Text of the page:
We all know that women are just as capable as men of excelling in subjects like math, science, astronomy, chemistry, and physics. But it wasn’t until a few decades ago that women were truly welcomed into these fields. In fact, science wasn’t considered women’s work at all. But that didn’t mean that there weren’t daring women who were willing to go against convention and pave their own path in these male-dominated fields. Take a peek at some of these unsung scholars of math and science who made it possible for much of the scientific progress and collective knowledge that we have today.
Caroline Herschel (1750-1848)
In an era in which a woman’s place was limited to the home and educating girls was seen as wasteful, Caroline Herschel defied convention and became one of the most prominent astronomers of her time. A self-described “Cinderella,” Herschel started out as her own family’s private maid. She managed to escape a life of drudgery when her brother, William Herschel, brought her with him to England where she eventually assisted his work in astronomy. He encouraged Caroline’s interest in the stars and supported her studies. As an astronomer, Caroline Herschel contributed to the discovery of eight comets and 14 nebulae—including the Andromeda nebula.
Marie Curie (1867-1934)
Marie Curie is one of the better-known historical figures for women in science. This Polish chemist and physicist worked with her husband Pierre and discovered polonium and radium, but Curie is probably best known for her work with uranium. She and her husband further expanded on the concept of radioactivity and earned a joint Nobel Prize in physics. She is seen as a leader in studying the use of radiation to treat tumors in cancer patients. However, Curie would go on to also win another Nobel Prize in chemistry for her work with radium.
Mae C. Jemison (1956- )
Just in case you think that the only relevant female scientists are from a bygone era, Mae C. Jemison will change your mind. Jemison is best known as the first black woman in space. She joined the NASA space program in 1987 and enjoyed her space flight in 1992 on the Endeavor Shuttle. Prior to joining the elite astronaut ranks, Mae received her medical degree from the Cornell Medical College (now the Weill Medical College of Cornell University). Additionally, she served in the Peace Corps for three years from 1983 to 1986, prior to joining NASA.
Chien-Shiung Wu (1912-1997)
When you think about the Manhattan Project, you probably don’t think that women contributed greatly to its success, let alone an Asian-American woman. But they were there. Chien-Shiung Wu was a critical member of the team and helped to drive discoveries centered on separating raw uranium metal into uranium-235 and uranium-238 isotopes. Within the scientific community, Wu is best known for conducting the Wu Experiment, which disproved previous theories around the law of conservation of parity. Chien-Shiung Wu was affectionately nicknamed the Chinese Marie Curie and awarded the very first Wolf Prize in Physics, and in 2021 she will be featured on her own USPS stamp.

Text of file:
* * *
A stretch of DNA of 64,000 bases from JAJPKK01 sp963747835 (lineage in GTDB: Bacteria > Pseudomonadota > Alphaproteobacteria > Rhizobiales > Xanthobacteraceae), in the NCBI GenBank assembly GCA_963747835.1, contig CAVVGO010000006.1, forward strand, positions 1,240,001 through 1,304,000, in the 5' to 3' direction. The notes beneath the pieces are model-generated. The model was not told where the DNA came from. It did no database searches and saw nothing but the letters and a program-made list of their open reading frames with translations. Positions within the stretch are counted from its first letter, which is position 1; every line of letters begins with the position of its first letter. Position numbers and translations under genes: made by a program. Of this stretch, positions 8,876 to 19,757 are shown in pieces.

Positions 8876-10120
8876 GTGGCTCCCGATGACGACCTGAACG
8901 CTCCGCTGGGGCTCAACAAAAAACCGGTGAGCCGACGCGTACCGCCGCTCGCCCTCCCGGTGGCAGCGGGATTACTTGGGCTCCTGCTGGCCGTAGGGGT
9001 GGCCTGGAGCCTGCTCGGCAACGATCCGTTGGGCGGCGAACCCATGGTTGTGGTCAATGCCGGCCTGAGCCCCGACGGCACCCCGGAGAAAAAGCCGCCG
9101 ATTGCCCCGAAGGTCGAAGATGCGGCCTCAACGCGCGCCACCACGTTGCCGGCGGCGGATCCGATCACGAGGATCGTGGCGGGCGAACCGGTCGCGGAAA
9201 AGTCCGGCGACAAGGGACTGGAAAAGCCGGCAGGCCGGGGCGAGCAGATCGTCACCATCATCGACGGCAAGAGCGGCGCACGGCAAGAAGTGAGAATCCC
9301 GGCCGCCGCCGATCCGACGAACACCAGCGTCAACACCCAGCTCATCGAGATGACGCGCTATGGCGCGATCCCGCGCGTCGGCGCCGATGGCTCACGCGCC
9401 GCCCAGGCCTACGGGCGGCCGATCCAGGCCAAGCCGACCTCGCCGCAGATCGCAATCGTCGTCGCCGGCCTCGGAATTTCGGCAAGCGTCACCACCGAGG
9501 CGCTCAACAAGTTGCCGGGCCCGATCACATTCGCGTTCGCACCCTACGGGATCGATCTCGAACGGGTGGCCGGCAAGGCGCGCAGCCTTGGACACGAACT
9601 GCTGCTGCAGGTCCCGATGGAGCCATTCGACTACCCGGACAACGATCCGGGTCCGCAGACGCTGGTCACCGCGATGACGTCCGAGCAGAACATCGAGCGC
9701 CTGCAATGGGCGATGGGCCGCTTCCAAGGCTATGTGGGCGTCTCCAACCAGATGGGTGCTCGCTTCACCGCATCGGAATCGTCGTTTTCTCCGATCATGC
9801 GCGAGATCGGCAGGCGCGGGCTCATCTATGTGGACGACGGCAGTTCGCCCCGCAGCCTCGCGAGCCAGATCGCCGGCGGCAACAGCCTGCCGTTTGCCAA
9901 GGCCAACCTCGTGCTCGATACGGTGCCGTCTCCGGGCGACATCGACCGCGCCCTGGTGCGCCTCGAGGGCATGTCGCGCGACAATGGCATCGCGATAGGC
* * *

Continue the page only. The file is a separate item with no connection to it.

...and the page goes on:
Rita Levi-Montalcini (1909-2012)
This Italian neurophysiologist earned a Nobel Prize for her groundbreaking discovery of the Nerve Growth Factor. Her research centered around understanding how degenerative diseases like dementia and cancer can negatively impact nerve growth and create complications. Levi-Montalcini continued to work even into her later years. In 1962, Rita founded the Cell Biology Institute in Rome, Italy. She later founded the European Brain Research Institute in 2002 and served as its first president.
Sunita L. Williams (1965- )
Can you break records in space? Yes, you can! Sunita L. Williams is another famous NASA astronaut who created a long line of records during her time on the International Space Station (ISS). In total, Sunita traveled to the ISS on four separate expeditions, serving as a flight engineer on Expedition 32 and a commander on Expedition 33. She once held the record for the most spacewalks by a woman (seven) and the most time spent on spacewalks by a woman with 50 hours and 40 minutes accrued cumulatively.
Rosalind Franklin (1920-1958)
What’s in a little DNA? We might still be asking that question if it weren’t for Rosalind Franklin. This young scientist is credited with helping discover not just the structural composition of DNA but that there is more than one type of DNA. Thanks to Rosalind, we now know that there are DNA and B-type DNA, which is found within a cell’s structure. While Franklin is best known for her work with DNA, this biophysicist also worked tirelessly in the study of x-ray technology and molecular structures.
Women Leading the Way in Science
So, the next time someone asks, “What have women done in science?” you can respond with facts. Women have been leading the charge in science, technology, engineering, and math (STEM) long before this popular acronym was coined. And thanks to the tireless work of the ladies in this article and those who weren’t mentioned, our world has access to some of the best scientific technology, knowledge, and cutting-edge research that can improve everyone’s quality of life.